Are you thinking of becoming a freelance personal trainer but worried about going it alone? Many trainers prefer to stick with a salaried role because they feel it offers more security. Your income is guaranteed every month and employer will usually help you get clients. Is going freelance worth the greater risks in return for plentiful rewards?
⇒ In this article, we look at the pros and cons of becoming a freelance personal trainer.
Are Freelance Personal Training Roles Less Secure?
Salaried jobs are often associated with security since you are guaranteed a fixed income each month. But the changing job market and the rise of the gig industry has meant that these positions are increasingly rare. More and more gyms are employing PTs on a zero hours contract, meaning they have no guarantee of any minimum amount.
Personal trainers shouldn’t be put off by misconceptions about the lack of security. The reality of modern employment contracts is that they’re just as fragile as self-employment. You can be let go with just a few weeks notice so it may not be as secure as you think. The perception of security is actually just an illusion, but does that mean freelance personal trainer jobs are any better?
Freelance personal trainers work in a variety of settings including gyms, parks, and clients’ homes. Depending on your setup, you may find it easier or more difficult to find clients. You’ll get varying levels of support with marketing, equipment, and professional development in different venues. Not all freelance roles are created equal but here are some pros and cons to give you an overview…
Pros & Cons of Going Freelance
Some of the advantages of becoming a freelance personal trainer include…
- Choosing your own hours (within the availability of your clients’ schedule)
- Charging what you’re worth instead of a predetermined gym rate
- Taking control over your own career and income potential
- Enjoying a greater income potential
- Keeping a greater proportion of your earnings (after deducting gym rent)
- Being paid for performance so the harder you work, the more you can earn
However, there are also several disadvantages to being a freelance PT that are important to consider…
- If you aren’t freelancing in a gym environment, then you won’t be handed clients – you’ll need to work harder to find clients
- More administration like bookkeeping and tax payments
- Not knowing if you’ll be able to pay the bills can be stressful
- You’ll spend a lower proportion of your time training clients and more on running the business (sales, marketing, finances)
- You’ll have to pay for your own training courses, workshops, and insurance
Some gyms also offer hybrid roles where you agree to work a number of hours on the gym floor in return for free rent. Depending on the deal you’re offered, you may find that a mix of these pros and cons both apply.
Is Going Freelance Right For Me?
Becoming a freelance personal trainer can be an exciting idea but it’s important to think carefully before making the leap. You may be your own boss but that doesn’t mean you won’t be answerable to anyone. If you rent space in a gym, then you’ll have to follow their rules. You’ll also be answerable to your clients as customer service is a huge part of the role.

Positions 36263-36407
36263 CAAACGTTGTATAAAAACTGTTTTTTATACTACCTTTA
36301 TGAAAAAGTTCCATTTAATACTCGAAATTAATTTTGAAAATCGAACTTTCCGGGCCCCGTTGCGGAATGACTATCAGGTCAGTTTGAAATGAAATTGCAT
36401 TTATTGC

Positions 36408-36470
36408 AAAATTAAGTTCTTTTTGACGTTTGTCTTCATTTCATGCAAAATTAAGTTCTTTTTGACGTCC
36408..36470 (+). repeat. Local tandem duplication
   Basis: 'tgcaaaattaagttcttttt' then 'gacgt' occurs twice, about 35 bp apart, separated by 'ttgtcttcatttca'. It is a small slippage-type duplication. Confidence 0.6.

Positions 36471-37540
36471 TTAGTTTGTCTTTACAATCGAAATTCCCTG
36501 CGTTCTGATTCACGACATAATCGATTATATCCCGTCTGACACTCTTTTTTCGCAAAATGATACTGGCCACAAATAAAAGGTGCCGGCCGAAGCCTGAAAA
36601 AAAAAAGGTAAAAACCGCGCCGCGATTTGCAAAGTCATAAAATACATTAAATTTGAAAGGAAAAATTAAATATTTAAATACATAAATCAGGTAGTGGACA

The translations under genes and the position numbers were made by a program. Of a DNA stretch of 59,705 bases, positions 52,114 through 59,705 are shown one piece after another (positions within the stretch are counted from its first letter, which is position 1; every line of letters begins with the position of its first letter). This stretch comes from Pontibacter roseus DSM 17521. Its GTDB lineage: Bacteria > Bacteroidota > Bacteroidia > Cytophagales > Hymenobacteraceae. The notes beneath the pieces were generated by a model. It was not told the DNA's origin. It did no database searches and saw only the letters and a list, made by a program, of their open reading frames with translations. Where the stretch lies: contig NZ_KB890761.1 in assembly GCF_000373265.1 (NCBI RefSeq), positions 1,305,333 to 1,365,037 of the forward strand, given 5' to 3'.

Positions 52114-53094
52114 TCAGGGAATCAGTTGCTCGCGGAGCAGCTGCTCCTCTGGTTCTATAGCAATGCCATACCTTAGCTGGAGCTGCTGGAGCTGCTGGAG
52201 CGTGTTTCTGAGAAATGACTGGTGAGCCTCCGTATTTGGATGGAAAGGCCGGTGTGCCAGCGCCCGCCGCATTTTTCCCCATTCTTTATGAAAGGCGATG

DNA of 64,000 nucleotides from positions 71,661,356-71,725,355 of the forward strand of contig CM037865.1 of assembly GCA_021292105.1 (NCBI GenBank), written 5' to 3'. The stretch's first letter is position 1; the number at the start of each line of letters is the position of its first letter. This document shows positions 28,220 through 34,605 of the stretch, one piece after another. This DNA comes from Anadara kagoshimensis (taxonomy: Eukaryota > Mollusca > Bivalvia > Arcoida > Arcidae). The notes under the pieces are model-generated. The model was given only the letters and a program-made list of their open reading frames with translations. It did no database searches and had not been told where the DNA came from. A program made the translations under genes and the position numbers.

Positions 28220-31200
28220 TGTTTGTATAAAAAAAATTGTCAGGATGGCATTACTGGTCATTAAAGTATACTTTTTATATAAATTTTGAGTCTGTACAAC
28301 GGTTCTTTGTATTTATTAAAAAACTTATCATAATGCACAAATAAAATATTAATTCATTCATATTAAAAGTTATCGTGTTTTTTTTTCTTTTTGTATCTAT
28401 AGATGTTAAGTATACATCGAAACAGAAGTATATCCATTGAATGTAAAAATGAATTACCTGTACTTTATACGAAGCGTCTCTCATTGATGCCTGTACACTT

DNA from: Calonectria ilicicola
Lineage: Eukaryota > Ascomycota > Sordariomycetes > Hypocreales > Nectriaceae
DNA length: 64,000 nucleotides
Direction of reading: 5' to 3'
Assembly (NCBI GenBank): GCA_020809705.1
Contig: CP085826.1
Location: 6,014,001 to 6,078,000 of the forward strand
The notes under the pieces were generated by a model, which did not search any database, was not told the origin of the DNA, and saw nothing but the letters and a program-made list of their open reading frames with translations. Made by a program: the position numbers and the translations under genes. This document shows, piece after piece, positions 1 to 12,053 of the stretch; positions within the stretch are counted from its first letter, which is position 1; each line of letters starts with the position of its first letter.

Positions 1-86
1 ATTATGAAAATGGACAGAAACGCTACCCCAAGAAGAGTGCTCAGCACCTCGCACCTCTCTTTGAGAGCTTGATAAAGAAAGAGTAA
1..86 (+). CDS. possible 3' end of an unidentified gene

Going freelance is generally best for people who…
- Have experience – going freelance as soon as you’ve become certified isn’t recommended as it takes time to learn on the job. You can also benefit from learning from other experienced professionals around you.
- Don’t need the support of a manager – ask yourself honestly whether you need to be told to do things or are at the point where you can manage yourself.
- Are self-motivated – there won’t be anyone else telling you what to do or reminding you when to do it. You’ll need to be confident in marketing tactics, delivering high-quality sessions, and keen to attend training courses off your own back.
- Feel happy to promote themselves – you’ll be 100% responsible for marketing to generate leads and selling your services to anyone who enquiries. It’s something that many trainers overlook but crucial in order to be successful.
- Are willing to work hard – going freelance isn’t an easier option, you may not have a boss but you’ll be completely responsible for your financial security. So, it’s important that you’re motivated to put in the hard graft.
How to Become a Freelance Personal Trainer
If you’re keen to become a freelance PT, then here are some tips on making the shift…
#1 – Reduce Your Living Costs
Pay off debts, cancel all but essential bill payments, and move somewhere with cheaper rent. This will minimise the amount of money you need to survive and reduce the pressure to earn big every month.
#2 – Have a Marketing Plan
Work out exactly how you’re going to get your own clients before going freelance. Set up your website, online ads, and any printed materials you’ll need like business cards. Don’t wait until you’re needing clients to do this, it takes time for people to filter through the funnel so start early. This way you can hit the ground running once you’re on your own.
#3 – Ensure You Meet Legal Obligations
You will need to have your own liability insurance if you want to work as a freelance personal trainer. You may also need to obtain a business license or keep financial records for tax purposes. The rules vary by country and region so do some research about legal obligations in your locality.
#4 – Hone Your Sales Skills
When you’re in a salaried gym position, it’s common for the membership consultants to do most of the selling. They’ll hand over warm leads who they’ve already persuaded to buy PT – you just need to finalise the details. But when you’re freelance, you’ll need to handle all of the selling for yourself. So, make sure you know what you’re saying and have nailed your persuasion skills.
⇒ If you need help, then this online course will teach you everything you need to know about selling PT.